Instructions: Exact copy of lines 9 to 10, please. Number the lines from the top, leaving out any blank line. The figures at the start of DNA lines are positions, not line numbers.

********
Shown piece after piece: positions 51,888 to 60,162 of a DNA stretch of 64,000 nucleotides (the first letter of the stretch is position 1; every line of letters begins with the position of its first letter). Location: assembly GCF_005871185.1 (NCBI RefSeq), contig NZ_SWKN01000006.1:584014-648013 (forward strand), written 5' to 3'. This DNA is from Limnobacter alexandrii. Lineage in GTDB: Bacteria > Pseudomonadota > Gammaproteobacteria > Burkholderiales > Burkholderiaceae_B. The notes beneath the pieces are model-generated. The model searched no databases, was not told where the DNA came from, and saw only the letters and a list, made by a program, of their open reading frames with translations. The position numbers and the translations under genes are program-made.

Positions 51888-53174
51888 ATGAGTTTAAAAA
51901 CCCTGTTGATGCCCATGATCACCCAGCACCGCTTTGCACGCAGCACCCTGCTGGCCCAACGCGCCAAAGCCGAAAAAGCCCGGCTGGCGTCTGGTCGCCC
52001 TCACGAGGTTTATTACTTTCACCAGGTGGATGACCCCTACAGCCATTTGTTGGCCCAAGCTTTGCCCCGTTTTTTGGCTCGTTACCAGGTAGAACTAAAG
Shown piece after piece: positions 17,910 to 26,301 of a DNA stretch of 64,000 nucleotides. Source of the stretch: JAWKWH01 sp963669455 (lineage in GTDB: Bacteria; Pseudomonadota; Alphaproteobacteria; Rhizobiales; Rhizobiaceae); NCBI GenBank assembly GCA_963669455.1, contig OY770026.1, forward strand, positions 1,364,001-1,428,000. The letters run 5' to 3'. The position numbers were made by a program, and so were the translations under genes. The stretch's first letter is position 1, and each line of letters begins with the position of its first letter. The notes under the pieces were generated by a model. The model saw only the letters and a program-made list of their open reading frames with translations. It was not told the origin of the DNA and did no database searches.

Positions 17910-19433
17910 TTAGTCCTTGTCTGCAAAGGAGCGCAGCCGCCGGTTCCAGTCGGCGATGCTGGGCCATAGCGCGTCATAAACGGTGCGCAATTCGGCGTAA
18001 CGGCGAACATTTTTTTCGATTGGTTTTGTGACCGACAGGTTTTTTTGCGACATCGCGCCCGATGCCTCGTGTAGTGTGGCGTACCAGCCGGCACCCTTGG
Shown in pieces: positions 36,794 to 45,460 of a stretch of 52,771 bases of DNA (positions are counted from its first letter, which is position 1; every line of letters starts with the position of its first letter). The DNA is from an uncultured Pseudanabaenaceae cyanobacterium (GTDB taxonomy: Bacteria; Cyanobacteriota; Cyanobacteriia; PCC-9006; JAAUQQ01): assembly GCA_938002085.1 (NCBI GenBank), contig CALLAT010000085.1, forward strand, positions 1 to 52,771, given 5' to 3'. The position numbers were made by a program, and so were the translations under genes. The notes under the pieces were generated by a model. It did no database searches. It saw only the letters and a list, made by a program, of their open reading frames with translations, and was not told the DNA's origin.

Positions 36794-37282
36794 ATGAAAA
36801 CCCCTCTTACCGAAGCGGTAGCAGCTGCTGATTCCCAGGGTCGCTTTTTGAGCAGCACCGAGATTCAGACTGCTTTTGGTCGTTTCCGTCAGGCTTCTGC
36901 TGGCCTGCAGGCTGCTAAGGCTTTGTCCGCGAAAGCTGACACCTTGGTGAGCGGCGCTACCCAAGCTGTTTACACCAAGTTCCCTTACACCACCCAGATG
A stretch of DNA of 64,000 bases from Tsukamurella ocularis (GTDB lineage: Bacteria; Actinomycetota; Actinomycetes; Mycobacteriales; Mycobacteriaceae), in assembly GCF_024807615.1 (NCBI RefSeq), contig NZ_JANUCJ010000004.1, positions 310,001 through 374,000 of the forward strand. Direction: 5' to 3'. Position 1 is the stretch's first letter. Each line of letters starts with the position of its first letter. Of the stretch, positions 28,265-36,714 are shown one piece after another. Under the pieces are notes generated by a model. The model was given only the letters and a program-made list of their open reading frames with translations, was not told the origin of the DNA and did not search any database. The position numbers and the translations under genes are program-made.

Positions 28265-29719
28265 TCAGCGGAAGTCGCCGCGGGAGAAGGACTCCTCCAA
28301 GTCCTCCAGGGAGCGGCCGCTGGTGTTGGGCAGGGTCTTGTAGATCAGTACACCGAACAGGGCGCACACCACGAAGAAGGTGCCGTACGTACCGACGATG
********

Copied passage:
18001 CGGCGAACATTTTTTTCGATTGGTTTTGTGACCGACAGGTTTTTTTGCGACATCGCGCCCGATGCCTCGTGTAGTGTGGCGTACCAGCCGGCACCCTTGG
Shown in pieces: positions 36,794 to 45,460 of a stretch of 52,771 bases of DNA (positions are counted from its first letter, which is position 1; every line of letters starts with the position of its first letter). The DNA is from an uncultured Pseudanabaenaceae cyanobacterium (GTDB taxonomy: Bacteria; Cyanobacteriota; Cyanobacteriia; PCC-9006; JAAUQQ01): assembly GCA_938002085.1 (NCBI GenBank), contig CALLAT010000085.1, forward strand, positions 1 to 52,771, given 5' to 3'. The position numbers were made by a program, and so were the translations under genes. The notes under the pieces were generated by a model. It did no database searches. It saw only the letters and a list, made by a program, of their open reading frames with translations, and was not told the DNA's origin.